For Immediate Release
Wednesday, February 25, 2009
Tell State Health Officials:
Don't take our
medical records or
send them to Maine!
Saint Paul/Feb. 25, 2009 - In less than 48 hours,
more than 500 people sent letters to the Minnesota Department of Health
(MDH) asking for a public hearing on a plan to seize patient data
without consent and transfer it to a data warehouse in the State of
Maine where it will be accessible to MDH officials for tracking and
analysis, according to Citizens' Council on Health Care (CCHC).
A state health official contacted CCHC on Monday, confirming that 562
letters were received by the department during the last two days of the
public comment period (Feb 9 - 10), each one of them asking for a
"We call on the Minnesota Department of Health to hold a public hearing
on this intrusive data collection rule. The Minnesota public is
completely unaware that their medical records will soon be sent out of
state and into the online hands of state government officials. The
public has no idea that their data will be used to track them and to
interfere in treatment decisions. They have no idea that they are about
to lose all consent rights over their most private information,"
charges Twila Brase, president of CCHC.
Detailed Patient Data
The "encounter data" initiative become law in the last days of the 2008
legislative session after it appeared in the negotiated health care
reform bill that emerged from the Governor's office. Patient data to be
collected, tracked and analyzed include, but are not limited to:
- doctor's name and national provider identification numbers
- insurance status
- financial information
- service, admission and discharge dates
- injury codes
- relationship codes
- medications, including whether a refill and what date filled
"There was no legislative hearing on this proposal. The public has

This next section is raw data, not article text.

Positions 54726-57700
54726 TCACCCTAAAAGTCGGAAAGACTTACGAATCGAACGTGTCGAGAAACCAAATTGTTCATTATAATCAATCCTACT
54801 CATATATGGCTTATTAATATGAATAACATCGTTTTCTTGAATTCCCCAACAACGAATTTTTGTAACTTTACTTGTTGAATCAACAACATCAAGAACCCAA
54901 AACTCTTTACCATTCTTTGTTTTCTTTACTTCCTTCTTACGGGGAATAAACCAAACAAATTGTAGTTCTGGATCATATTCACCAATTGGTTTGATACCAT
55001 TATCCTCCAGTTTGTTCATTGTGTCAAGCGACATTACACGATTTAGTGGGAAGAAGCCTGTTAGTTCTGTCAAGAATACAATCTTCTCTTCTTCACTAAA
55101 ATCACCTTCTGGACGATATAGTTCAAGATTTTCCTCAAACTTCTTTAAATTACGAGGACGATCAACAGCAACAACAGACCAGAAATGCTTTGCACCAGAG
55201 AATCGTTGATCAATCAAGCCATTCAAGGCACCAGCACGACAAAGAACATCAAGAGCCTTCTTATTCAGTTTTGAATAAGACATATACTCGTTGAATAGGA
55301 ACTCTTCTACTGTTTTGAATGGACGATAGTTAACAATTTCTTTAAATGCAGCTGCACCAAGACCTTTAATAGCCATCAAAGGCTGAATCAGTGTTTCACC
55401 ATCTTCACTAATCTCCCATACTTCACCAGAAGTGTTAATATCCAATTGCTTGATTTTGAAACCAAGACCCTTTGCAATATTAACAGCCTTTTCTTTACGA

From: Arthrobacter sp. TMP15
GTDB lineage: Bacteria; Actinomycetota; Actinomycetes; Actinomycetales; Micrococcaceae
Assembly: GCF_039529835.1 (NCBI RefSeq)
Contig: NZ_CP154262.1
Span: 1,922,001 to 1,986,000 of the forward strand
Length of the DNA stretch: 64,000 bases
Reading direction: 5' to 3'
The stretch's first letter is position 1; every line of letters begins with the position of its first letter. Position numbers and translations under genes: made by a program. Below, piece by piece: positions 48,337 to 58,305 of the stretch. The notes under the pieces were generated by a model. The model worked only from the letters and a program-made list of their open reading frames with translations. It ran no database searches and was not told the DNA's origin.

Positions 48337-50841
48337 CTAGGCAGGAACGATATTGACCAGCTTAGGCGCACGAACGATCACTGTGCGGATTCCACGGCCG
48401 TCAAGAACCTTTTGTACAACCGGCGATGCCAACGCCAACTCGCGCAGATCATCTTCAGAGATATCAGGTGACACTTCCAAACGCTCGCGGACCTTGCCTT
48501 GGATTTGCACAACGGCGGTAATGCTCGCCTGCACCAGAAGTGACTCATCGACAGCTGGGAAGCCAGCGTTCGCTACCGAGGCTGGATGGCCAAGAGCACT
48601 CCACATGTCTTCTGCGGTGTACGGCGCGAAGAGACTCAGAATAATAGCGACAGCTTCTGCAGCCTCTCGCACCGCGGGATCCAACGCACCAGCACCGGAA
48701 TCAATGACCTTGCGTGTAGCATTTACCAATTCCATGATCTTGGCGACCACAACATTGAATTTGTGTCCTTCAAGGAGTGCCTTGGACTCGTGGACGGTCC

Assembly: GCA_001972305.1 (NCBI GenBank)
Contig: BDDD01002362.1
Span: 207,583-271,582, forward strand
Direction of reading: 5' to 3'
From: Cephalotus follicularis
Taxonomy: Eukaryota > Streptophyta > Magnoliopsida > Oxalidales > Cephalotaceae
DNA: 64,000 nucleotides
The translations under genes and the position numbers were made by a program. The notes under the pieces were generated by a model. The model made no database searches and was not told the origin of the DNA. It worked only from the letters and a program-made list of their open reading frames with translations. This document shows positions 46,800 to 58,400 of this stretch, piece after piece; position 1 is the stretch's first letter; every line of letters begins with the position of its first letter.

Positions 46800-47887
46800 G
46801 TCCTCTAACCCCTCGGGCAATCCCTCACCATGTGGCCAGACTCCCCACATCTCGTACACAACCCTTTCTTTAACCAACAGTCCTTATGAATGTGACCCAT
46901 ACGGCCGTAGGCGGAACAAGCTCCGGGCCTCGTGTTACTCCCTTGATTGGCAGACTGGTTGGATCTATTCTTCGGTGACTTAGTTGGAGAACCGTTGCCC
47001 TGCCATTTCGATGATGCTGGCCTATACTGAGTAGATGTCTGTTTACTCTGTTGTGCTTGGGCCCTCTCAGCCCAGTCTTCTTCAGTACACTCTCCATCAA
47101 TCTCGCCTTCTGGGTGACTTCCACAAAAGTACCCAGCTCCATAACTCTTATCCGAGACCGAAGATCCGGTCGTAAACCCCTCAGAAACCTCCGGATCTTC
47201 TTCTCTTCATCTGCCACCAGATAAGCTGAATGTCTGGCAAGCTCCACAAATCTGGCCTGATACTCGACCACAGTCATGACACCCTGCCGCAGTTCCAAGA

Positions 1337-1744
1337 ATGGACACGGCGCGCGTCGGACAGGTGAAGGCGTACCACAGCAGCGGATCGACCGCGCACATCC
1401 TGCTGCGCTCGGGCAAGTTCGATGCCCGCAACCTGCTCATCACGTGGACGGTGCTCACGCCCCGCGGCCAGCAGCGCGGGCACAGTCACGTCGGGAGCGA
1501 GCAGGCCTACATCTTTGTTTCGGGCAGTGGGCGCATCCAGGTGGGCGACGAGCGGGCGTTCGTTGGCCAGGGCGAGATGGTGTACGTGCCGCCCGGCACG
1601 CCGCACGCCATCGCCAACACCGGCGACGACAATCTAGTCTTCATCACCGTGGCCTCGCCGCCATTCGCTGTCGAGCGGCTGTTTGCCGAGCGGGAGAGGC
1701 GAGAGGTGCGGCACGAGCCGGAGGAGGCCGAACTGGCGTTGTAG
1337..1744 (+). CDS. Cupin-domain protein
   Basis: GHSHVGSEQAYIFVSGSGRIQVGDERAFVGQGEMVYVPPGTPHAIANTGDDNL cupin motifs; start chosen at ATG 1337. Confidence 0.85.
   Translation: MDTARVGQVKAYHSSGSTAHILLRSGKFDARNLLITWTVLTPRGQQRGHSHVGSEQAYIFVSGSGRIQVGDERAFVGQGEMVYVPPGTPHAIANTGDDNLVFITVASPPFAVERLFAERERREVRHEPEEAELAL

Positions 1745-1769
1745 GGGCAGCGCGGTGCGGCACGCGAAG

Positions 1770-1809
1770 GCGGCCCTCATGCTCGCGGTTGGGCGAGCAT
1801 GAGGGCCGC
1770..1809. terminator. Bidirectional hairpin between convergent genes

never had a real opportunity for input. The health department didn't
even bother to send out a press release about the public comment period
or the one and only meeting they ostensibly held for the public on
January 29th," said Brase.
"To top it all off, health officials made sure that, by law, they don't
have to even hold a public hearing, no matter how many people ask for
one or how many people object to the plan," she added.
Public Objection Squelched. The Minnesota administrative law,
Chapter 14, typically requires an agency to hold a public hearing
before an administrative law judge on a proposed rule if they get 25
letters from the public asking for a public hearing. But the
department's 2008 "encounter data" law calls for "expedited
rulemaking." For expedited rulemaking, at least 100 letters are
typically required for a public hearing to be held on a proposed rule.
However, the 2008 law excluded the 100-letter option, leaving the
public with no legal options for redress.
The final data collection recommendations written by the Maine Health
Information Center have been published
on the health department's website. The Minnesota Department of Health
has already announced plans to publish the "encounter data" rule in
March, with data collection to begin July 1, 2009.
"Concerned Minnesota residents have already sent in more than five
times the number of letters required for a hearing during an expedited
rulemaking procedure. What's the emergency? Why did the Department
do all it could to keep the public in the dark about this intrusive
data collection plan?" asks Brase. "We call on the Minnesota Department
of Health to hold a public hearing."
Twila Brase, President
- CCHC -
Citizens' Council on Health Care supports
freedom for patients and doctors, medical
innovation, and the right to a confidential patient-doctor
# # #
Citizens' Council on Health Care is a non-profit, independent health care policy organization that supports free-market ideas in health care.